Florida’s forest industry generated $12.55 billion in sales revenues in 2016, which translated to more jobs, according to a new UF/IFAS economic report. The sales figure is up about $4.77 billion from 2003, according to the report.
More money sometimes means more jobs, and in the case of the forest industry, it did. For 2016, the industry directly employed 36,055 people in full- and part-time jobs, a 19.53 percent increase from the 30,164 employees in 2003. The latest report uses data from calendar year 2016, while the last UF/IFAS report on forest economics covered data from 2003.
“The forest industry is one of the largest agricultural commodity groups in Florida in terms of total economic contributions, similar in size to environmental horticulture,” said Christa Court, a UF/IFAS assistant scientist in food and resource economics and a co-author of the report.
Total economic contributions of the forestry industry – including industry supply chain activity and re-spending of income by households and governments – include 124,104 jobs and $25.05 billion in industry output, the report shows.
UF/IFAS researchers base their economic report on direct employment data for 32 forest industry sectors.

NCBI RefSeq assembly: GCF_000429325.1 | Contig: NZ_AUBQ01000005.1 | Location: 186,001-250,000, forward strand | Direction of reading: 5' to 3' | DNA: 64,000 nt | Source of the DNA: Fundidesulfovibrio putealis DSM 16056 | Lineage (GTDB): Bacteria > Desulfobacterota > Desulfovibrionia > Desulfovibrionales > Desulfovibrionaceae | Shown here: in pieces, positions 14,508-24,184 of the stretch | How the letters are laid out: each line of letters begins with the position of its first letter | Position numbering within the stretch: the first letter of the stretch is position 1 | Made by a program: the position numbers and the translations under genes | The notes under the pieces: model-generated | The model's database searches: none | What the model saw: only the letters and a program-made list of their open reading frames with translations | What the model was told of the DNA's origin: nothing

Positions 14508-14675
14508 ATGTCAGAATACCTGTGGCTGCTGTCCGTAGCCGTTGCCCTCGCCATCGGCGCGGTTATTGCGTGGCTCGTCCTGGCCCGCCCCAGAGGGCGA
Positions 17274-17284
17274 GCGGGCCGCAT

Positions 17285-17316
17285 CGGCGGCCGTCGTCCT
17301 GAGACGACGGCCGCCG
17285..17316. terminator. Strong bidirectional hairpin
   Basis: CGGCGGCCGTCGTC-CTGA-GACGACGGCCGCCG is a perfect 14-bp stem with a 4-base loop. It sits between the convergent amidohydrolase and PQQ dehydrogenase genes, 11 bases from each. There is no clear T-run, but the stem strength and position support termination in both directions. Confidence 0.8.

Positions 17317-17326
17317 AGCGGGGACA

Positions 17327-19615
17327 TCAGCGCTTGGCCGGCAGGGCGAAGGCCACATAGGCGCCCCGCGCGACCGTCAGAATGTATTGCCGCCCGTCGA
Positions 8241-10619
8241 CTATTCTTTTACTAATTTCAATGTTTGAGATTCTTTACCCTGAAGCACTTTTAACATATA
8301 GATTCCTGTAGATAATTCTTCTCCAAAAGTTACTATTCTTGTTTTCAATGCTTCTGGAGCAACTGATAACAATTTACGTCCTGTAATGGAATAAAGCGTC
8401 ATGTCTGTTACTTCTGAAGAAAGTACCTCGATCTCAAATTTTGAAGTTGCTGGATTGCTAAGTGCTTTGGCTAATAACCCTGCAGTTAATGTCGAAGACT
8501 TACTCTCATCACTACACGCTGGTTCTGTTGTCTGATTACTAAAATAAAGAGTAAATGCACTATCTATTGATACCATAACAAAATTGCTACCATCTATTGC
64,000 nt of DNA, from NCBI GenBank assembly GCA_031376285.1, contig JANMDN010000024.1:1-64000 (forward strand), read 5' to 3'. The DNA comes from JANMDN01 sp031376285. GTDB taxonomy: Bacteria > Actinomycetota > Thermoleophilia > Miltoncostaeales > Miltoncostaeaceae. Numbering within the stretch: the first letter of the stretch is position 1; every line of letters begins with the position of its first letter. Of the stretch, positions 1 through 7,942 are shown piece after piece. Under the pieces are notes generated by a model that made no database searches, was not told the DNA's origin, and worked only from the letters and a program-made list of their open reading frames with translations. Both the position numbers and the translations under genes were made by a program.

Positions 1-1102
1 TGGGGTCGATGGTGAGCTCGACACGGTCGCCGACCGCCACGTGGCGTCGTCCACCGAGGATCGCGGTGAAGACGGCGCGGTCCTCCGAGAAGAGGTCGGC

Forestland accounts for half of Florida’s land area, and the Sunshine State’s forest acreage has gone up from more than 16 million acres in 2003 to 17.16 million in 2016, according to the report.
Private corporations or individuals own about 66 percent of that land, which is often managed to commercially produce a variety of products for building materials, paper and packaging products, chemicals, and renewable biomass fuels, the report shows.
The top 10 Florida counties in terms of forest industry direct sales revenues are, in descending order, Duval, Miami-Dade, Taylor, Polk, Nassau, Bay, Hillsborough, Putnam, Broward and Escambia, according to the report.
“The forest industry provides important economic contributions throughout Florida in both highly urbanized and rural areas,” Court said. “Economic contributions and community dependence on the forest industry varies greatly throughout the state.”
At the state level, total forest industry employment contributions represented 1.1 percent of the 2016 Florida workforce, she said. However, certain counties are critically dependent on the forest industry, which contributes more than 20 percent of their total employment. Those counties are Dixie, Liberty, Nassau and Taylor.
While Florida forests generate billions in sales revenues, they also provide environmental benefits. Those include surface and groundwater storage, air and water purification, carbon storage, soil preservation and more, the report says. Although this report did not quantify those impacts, researchers compiled secondary sources that suggest a statewide ecosystem services value of about $24 billion to $32 billion annually.
“Public forestlands in Florida attract a significant number of recreational visitors as well as provide many non-marketed environmental or ecosystem services,” she said.
by Brad Buck, University of Florida Institute of Food and Agricultural Sciences